Gladwell opens Chapter 3, "The Trouble with Geniuses, Part 1," by describing an episode of the televised game show 1 vs. 100. This particular episode featured Chris Langan, a man with an IQ of 195, who would match his knowledge against the knowledge of the 100 "mob" members of the game show's title. Outliers establishes that Chris Langan displayed high reading, language, and mathematical aptitude from a very young age. On 1 vs. 100, Langan decided to end the competition after he had reached $250,000, and was awarded the money.
Next, Gladwell explains a famous study involving IQ. In the years after World War I, psychology professor Lewis Terman became preoccupied with identifying individuals with remarkable intellectual gifts, as indicated by specific academic or artistic aptitudes, and by IQ. Terman identified a group of gifted students by combing through elementary school and high school data. He transformed his monitoring of these students (who came to be known as the "Termites") into a meticulously conducted long-term project. However, Gladwell expresses strong skepticism about whether Terman's focus on IQ directed Terman towards true outliers.
To give readers a sense of IQ testing standards, Gladwell reproduces examples from a visually-based IQ test called the Raven's Progressive Metrics. He warns readers not to confuse the talent required to solve problems with true measures of success; after all, while some IQ increases determine levels of success, additional IQ points beyond 120 do not translate to any meaningful real-world advantage. Gladwell supports this claim by listing recent Nobel Prize Winners in Medicine and Chemistry. Not all of these winners came from the absolutely best-ranked colleges, but all of them came from very good schools that provided firm grounds for academic success.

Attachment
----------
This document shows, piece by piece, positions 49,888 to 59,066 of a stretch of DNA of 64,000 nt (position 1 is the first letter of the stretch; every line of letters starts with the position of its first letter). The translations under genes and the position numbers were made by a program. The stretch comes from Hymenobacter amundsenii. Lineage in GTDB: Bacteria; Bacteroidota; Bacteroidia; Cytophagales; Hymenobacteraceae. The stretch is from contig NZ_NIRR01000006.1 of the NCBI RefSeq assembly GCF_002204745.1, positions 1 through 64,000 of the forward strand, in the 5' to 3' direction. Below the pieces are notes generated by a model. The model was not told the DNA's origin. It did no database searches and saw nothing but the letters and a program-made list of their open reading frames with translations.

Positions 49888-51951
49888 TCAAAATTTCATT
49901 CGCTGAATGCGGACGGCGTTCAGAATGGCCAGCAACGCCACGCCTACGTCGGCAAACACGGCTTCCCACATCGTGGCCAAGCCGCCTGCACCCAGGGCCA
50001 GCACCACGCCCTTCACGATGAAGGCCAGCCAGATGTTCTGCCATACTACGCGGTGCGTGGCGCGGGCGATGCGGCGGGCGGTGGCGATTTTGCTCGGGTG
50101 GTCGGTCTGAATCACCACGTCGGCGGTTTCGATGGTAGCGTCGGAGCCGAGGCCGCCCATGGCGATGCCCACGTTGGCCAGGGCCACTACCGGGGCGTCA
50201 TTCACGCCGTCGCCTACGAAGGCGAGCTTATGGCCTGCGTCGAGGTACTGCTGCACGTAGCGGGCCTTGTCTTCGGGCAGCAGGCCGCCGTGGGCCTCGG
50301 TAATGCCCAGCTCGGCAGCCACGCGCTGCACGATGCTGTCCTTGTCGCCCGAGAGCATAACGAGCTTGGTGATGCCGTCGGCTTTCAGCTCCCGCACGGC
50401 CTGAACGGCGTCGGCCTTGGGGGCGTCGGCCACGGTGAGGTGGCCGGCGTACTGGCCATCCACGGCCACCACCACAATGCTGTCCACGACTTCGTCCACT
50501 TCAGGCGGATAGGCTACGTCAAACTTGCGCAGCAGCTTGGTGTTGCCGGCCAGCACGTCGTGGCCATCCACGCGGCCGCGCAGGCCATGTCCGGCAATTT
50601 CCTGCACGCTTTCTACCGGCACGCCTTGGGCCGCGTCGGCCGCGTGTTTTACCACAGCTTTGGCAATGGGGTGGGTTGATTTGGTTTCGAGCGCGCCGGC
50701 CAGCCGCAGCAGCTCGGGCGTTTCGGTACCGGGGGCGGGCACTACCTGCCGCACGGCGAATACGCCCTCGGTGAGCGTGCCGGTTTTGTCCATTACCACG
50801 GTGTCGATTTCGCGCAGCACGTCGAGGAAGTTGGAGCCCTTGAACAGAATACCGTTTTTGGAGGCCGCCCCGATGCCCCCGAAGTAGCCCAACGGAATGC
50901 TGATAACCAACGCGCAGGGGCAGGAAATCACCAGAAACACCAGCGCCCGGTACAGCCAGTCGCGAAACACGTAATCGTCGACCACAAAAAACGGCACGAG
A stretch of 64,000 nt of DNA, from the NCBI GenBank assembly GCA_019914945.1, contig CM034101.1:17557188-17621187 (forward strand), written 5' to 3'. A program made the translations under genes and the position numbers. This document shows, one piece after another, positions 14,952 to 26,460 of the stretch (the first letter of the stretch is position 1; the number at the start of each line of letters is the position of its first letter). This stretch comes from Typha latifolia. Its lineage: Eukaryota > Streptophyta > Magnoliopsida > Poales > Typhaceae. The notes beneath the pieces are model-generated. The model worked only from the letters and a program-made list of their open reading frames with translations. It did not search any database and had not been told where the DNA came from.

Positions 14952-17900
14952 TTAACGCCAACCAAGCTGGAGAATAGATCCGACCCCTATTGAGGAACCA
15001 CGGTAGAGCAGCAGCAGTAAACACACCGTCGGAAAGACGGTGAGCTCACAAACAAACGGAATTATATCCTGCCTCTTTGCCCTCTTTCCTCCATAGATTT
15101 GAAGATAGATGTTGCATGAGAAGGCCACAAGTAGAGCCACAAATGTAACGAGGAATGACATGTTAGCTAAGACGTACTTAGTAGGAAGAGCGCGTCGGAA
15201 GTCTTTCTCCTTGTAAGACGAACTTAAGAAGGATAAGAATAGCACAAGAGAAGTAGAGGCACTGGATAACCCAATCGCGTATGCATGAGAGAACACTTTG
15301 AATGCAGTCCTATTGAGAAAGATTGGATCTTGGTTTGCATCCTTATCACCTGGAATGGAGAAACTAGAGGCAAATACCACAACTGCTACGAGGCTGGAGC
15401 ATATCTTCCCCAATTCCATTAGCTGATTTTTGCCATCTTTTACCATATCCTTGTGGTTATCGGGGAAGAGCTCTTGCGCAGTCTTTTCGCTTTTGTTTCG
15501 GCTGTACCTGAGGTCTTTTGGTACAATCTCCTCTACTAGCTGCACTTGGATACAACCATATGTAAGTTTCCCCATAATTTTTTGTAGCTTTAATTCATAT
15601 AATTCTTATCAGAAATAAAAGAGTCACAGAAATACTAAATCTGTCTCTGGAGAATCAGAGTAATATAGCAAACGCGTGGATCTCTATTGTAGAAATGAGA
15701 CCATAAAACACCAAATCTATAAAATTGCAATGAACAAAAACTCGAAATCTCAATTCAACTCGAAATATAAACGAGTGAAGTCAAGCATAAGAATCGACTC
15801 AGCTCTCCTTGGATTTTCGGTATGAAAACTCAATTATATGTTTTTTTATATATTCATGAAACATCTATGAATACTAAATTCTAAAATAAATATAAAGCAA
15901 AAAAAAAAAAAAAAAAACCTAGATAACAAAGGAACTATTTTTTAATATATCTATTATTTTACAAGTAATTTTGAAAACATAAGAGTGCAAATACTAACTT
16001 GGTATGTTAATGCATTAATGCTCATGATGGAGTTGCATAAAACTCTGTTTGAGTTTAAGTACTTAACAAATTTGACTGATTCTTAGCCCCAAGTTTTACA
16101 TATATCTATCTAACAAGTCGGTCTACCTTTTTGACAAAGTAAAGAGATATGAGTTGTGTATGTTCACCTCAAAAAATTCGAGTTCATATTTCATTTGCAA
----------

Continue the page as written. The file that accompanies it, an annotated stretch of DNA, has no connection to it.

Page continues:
Gladwell also considers a study conducted by the University of Michigan Law School. This study focused on the law school's minority students, who generally faced relaxed admissions standards and earned lower grades than their non-minority peers. However, this disparity in grading standards did not translate into any difference in real-world success. The minority students were above the minimum aptitude threshold that they would need to pass to be professionally successful.
As Gladwell argues, traditional measures of genius (such as IQ) underplay the role of imagination. To prove this point, he discusses a type of mental activity called a "divergence test," which emphasizes multi-faceted imagination instead of rote problem solving. Even Terman himself eventually admitted that intellect could not predict achievement, as many of the Termites went on to be somewhat successful but not remarkably so. To trace a more accurate link between achievement and intellect, Gladwell proposes the life of Chris Langan as an object of further attention.